Agent MacKenzie: And you don't want to do it anymore just say hey guys I think now is the time to call a time out and I don't want to do this anymore. And then its over you know, then we're done. Its your decision. And we don't want to you know have any influence over that. [Id.] Defendant still stated that she was not sure. [Id. at 14-15.] The agents tried to explain the process to Defendant. They told her she would go to jail no matter what, and then she would be taken before a judge and given an attorney. [Id. at 15.] The agents explained that they would make a report based on any statements Defendant made during the interview, and that the report would be provided to the U.S. Attorney and Defendant's attorney. [Id.] But if Defendant did not tell them anything, then they would not provide the attorneys with a report. [Id. at 15-16.] The agents also explained that Defendant might not get an attorney that day, but that she would be provided one before she appeared before a judge. [Id. at 16.]

Defendant stated that she was still not sure. [Id. at 17.] She said that she wanted to tell the agents her story, but she did not want to sign the waiver form and have it hurt her later. [Id.] The agents said that it was her decision, that she did not have to sign the waiver, and that they would respect her decision. [Id. at 17-18.] The agents then gave Defendant a more thorough explanation of her Miranda rights, and Defendant read through the waiver form again. [Id. at 18-20.] Defendant stated that she was worried about statements coming back to hurt her later, and the agents stated that they could not guarantee that her statements would not be used against her later. [Id. at 20.] The agents informed Defendant of her rights a third time. [Id. at 20-21.] Defendant read the waiver aloud, acknowledged that she understood her rights, and signed the waiver form. [Id. at 21.]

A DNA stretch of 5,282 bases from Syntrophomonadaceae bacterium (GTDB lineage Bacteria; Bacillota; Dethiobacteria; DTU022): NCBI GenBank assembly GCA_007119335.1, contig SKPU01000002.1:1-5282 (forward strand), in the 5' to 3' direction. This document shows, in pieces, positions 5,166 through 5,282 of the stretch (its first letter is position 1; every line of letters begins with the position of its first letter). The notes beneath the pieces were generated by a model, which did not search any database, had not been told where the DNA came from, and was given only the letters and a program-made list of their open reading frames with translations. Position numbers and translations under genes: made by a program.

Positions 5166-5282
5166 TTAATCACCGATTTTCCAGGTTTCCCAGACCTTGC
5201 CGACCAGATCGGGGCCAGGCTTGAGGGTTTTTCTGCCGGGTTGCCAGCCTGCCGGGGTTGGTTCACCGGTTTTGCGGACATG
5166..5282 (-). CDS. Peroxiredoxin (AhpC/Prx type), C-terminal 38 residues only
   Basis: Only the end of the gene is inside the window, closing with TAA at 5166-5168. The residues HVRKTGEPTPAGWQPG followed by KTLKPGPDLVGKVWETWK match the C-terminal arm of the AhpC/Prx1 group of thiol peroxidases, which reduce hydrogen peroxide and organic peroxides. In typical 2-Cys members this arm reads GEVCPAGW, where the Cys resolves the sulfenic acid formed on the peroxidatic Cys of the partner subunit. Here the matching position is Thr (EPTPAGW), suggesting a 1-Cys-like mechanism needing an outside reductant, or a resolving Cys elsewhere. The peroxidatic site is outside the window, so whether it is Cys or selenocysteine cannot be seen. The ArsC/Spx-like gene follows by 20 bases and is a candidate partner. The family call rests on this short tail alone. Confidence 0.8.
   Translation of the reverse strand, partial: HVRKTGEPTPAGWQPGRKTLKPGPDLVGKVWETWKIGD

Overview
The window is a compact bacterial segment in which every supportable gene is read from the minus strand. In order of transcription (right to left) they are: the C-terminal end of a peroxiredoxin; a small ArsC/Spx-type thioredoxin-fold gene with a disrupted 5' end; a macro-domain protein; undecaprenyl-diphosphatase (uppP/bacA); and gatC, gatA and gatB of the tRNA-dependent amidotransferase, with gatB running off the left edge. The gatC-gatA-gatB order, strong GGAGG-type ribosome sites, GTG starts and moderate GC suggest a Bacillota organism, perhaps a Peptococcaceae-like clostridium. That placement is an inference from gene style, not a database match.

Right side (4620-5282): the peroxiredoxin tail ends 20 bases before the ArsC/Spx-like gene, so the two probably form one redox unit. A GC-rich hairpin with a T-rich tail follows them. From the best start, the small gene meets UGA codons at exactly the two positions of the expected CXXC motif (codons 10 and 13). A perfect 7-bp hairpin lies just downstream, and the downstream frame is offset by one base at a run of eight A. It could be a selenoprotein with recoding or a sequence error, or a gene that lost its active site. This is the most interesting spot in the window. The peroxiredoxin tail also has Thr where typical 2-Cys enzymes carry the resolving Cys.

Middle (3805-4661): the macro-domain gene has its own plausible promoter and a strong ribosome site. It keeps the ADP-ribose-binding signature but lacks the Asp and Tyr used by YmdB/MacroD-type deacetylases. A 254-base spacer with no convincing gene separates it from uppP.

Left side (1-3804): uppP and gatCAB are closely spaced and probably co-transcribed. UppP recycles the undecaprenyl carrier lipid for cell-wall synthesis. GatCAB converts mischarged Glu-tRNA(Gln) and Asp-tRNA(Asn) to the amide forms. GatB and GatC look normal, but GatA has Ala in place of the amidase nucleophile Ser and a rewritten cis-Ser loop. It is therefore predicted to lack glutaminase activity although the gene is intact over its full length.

Defendant's interrogation was conducted in three phases. The first phase lasted about three hours including the portions where the agents obtained her background information and her Miranda waiver. During the first phase, Defendant began to tell the agents her story, but she made several inconsistent statements. Agents MacKenzie and Enriquez stated that they did not believe her story, and told her that the U.S. attorney would not believe her story, and that they would like her to be honest with them. [See, e.g., Doc. No. 21-2 at 47; Doc. No. 21-3 at 51, 67-68.] In addition, Agent MacKenzie stated a couple times that although he could not make any promises, things generally go better for people that tell the truth and the agents would tell the U.S. Attorney if they thought she was being honest with them. [Doc. No. 21-3 at 55-56, 89.] Agent MacKenzie also told Defendant that he could not promise anything, but he assumed that because her story had so many holes in it, the U.S. Attorney would go "full tilt" and seek the maximum penalty for her. [Doc. No. 21-3 at 63.] Later in the interview, the agents looked through Defendant's cell phone, and the agents told Defendant:

Agent Enriquez: You know from the brief look I had at those messages. I think you do know this guy. Not only do you know him, but you are involved with this guy. Okay? Once we get the time of those messages in better detail, we're going to get a better picture.

Agent MacKenzie: But that means that might have to come out in court, you know, maybe he is somehow involved. Because we have to cover all the angles on this, you know, that's just the way it works, um. You might want to have a little talk with your husband before I have to do that just in case. [Id. at 90; see also id. at 87.]

Throughout this initial interview, Defendant told the officers that she was being honest but then changed some parts of her story. Her story continued to contain noticeable inconsistencies.

However, even after changing her story, Defendant continued to maintain that she did not know there were drugs in her car. [See, e.g., Doc. No. 21-3 at 56, 67, 73.] Eventually, the agents said that they were frustrated, and Agent MacKenzie stated a few times that he would end the interview because he thought he was being lied to, but Defendant appeared to want to continue the interrogation. [See, e.g., id. at 63-64, 100-01.] During this phase, the agents remained calm, were sitting at a table with Defendant, and never raised their voices at her.

After about three hours, agent Michael Bettencourt entered the room. Agent Bettencourt appeared to be agitated and began speaking to Defendant forcefully, yelling at times, interrupting her, and pacing around the room. Agent Bettencourt told Defendant that an innocent person would not be as calm as she was ...